There are two ways to get a divorce in Minnesota: reach a settlement agreement sometimes called a Marital Termination Agreement at some point in the divorce process, or go to trial.
Many people enter the divorce process in a state of heightened emotion and have their eyes fixed on a divorce trial as the thing that is going to give them justice. They will have their “day in court,” and their spouse will be made to admit and pay for their misdeeds. A divorce trial certainly is one way to achieve definitive closure on your marriage. But is it the best way for you?
It’s difficult to determine exactly what percentage of divorces go to trial, but estimates range from about 2% to 10%. In any case, the vast majority of divorce cases settle. Let’s explore the differences between a divorce settlement and a divorce trial, and when it might be better to insist on a trial for your divorce.
There is a reason that the great majority of divorces settle. Settlement usually means that the divorce is over sooner, with fewer legal fees and less overall expense. That means that you can move on with your life more quickly, and have more resources with which to build your future. But there are other benefits to settling your divorce as well.
Settling usually results in less conflict than a litigated divorce. Assuming you will be sharing a co-parenting schedule afterwards, the exchanges are usually less antagonistic since the schedule was done by agreement. Less fighting also means less stress for you, and importantly, for your children. The emotional toll of divorce is hard to measure, but we know that prolonged fighting makes it worse, especially for kids.
Settling also gives you more control over the divorce process and the outcome. Even after a lengthy trial, a judge won’t know your family’s needs as well as you and your spouse. A judge is unlikely to take the time to craft a solution designed for those needs. In contrast, you and your spouse have a much better idea of what will work for you and your kids and your agreement will reflect that joint wisdom. You also have the power to agree to creative solutions that a court would not, or could not, order.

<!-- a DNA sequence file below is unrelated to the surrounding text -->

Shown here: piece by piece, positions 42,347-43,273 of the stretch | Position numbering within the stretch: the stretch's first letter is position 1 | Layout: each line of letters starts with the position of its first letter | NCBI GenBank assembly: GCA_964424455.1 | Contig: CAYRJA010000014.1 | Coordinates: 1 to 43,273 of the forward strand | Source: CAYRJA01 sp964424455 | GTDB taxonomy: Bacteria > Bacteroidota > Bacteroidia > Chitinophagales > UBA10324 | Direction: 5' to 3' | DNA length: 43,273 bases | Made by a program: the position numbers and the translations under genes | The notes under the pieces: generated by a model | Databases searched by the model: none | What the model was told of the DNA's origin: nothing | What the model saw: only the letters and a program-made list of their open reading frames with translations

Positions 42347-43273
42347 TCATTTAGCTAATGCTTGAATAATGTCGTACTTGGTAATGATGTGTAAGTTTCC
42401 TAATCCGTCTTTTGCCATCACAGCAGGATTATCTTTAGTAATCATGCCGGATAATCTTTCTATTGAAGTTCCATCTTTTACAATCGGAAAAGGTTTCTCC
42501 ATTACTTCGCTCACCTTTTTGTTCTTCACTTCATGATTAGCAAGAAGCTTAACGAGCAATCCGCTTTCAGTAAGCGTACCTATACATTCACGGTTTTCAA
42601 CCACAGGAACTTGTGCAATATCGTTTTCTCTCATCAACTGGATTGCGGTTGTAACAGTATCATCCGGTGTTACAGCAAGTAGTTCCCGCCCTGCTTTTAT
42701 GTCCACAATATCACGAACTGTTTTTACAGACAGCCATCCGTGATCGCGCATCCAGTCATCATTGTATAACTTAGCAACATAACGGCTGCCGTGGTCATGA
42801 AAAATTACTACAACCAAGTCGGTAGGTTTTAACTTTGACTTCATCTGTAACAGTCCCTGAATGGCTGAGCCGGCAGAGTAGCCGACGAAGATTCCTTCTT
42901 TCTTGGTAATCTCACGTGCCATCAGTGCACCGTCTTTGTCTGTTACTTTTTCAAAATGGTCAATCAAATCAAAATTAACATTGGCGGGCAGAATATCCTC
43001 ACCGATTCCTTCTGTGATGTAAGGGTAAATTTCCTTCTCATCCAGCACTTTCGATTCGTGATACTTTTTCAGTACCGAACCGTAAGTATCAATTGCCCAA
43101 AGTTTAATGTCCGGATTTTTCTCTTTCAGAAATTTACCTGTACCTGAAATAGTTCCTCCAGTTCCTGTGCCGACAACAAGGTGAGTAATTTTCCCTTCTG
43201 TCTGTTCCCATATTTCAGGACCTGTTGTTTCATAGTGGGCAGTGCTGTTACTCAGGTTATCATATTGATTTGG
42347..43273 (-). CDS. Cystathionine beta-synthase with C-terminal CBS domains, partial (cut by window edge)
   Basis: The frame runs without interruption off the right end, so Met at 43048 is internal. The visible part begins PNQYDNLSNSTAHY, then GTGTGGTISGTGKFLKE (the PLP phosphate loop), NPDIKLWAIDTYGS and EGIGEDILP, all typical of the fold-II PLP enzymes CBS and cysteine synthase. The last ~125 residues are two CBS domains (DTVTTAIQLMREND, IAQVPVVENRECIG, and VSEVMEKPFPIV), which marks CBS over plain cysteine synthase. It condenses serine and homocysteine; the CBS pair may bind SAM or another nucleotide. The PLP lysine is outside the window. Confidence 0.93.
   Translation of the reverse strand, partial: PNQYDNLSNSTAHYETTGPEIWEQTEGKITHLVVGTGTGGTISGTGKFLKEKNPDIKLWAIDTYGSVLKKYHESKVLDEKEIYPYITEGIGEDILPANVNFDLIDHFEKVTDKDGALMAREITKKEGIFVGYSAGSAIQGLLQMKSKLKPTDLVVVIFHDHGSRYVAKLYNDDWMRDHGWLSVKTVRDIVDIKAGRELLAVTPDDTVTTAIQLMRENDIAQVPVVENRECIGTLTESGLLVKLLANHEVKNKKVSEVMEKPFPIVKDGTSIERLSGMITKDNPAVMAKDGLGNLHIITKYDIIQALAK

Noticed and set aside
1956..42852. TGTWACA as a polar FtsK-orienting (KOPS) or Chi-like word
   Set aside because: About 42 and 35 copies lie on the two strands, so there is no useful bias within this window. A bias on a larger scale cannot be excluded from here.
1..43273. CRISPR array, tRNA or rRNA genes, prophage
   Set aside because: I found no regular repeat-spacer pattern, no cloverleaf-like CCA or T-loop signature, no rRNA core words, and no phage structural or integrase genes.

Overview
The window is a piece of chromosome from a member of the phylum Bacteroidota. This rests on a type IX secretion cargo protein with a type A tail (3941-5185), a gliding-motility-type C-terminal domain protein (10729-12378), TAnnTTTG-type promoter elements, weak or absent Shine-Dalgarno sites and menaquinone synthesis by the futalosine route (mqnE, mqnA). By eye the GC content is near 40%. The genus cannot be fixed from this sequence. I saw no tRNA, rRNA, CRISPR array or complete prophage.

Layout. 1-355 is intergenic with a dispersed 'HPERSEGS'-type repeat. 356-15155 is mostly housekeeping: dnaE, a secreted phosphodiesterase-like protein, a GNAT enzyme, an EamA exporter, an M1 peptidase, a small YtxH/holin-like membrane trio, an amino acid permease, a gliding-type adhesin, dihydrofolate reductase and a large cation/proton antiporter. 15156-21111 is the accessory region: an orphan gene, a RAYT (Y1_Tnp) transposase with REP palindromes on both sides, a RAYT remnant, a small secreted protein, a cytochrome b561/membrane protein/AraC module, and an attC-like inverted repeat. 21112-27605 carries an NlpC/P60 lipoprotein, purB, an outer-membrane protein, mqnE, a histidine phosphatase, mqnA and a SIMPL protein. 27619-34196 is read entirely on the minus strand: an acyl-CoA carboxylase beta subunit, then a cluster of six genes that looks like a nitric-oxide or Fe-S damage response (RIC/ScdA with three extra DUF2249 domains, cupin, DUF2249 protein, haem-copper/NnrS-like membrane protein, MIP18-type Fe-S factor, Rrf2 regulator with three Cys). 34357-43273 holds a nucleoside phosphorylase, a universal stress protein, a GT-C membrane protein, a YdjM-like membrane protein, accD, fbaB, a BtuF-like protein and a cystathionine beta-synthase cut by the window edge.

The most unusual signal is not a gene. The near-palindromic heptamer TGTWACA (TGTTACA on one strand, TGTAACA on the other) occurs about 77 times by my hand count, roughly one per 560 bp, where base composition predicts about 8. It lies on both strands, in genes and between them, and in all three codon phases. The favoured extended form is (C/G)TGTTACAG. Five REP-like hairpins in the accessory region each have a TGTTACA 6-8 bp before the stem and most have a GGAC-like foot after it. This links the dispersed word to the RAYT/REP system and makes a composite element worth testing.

While the advantages of divorce settlement are great, settlement is not for everyone. If you have a spouse who is unwilling to negotiate honestly, you may have no choice but to go to trial. Similarly, if your spouse is abusive or has substance abuse or mental health issues, they may not be able to participate in a productive settlement process.
There are a few circumstances in which the benefits of a divorce trial outweigh the negatives (which we will discuss shortly). If you feel it will not be possible to negotiate a fair settlement, it may make more sense to go to trial. But discuss this with your attorney first!
There are some situations where successful negotiation seems impossible because you and your spouse are not getting along. However, with the support of your attorneys, or the structure of alternative dispute resolution processes (ADR) such as family mediation, you may find it possible to negotiate respectfully, fairly, and effectively.
One situation in which a trial may be necessary is if there is an issue on which no compromise is possible, such as the children’s safety. If you believe that your children are in real danger spending time alone with your spouse, you may have no choice but to present evidence at trial in support of your position.
A trial will, of course, allow you to have your day in court. But it may not be as satisfying as you imagine. Since a divorce is not based on the fault of either party, the trial will not be a referendum on your marriage, who was right, who was wrong. The judge will be focused on the evidence before the court and deciding whatever legal issues are in dispute. Rarely does anyone come out of a divorce trial feeling like they “won,” even when the outcome was favorable.
The two biggest downsides of a divorce trial, of course, are the time and money involved. A divorce that goes to trial may take upwards of a year or two to resolve, during which time you are in limbo, unable to move forward with your life.
The cost of a divorce that goes to trial is usually significantly greater than the cost of a settlement. Unsurprisingly, most of that increase is in attorney fees and costs. The relatively few divorces that go to trial usually do so because they involve complex issues. Preparation is time-consuming and intensive. If the safety of your children is on the line, or the case involves significant assets, the cost may be worth it. Otherwise, you may find that you spent more in legal fees than you gained in the divorce decree—and had a much more stressful experience than was necessary.
Whether you decide to pursue settlement or need to take your divorce to trial, it is best to have the guidance of an experienced Minnesota divorce attorney. We invite you to contact Mundahl Law to schedule a consultation to learn about how we can help you.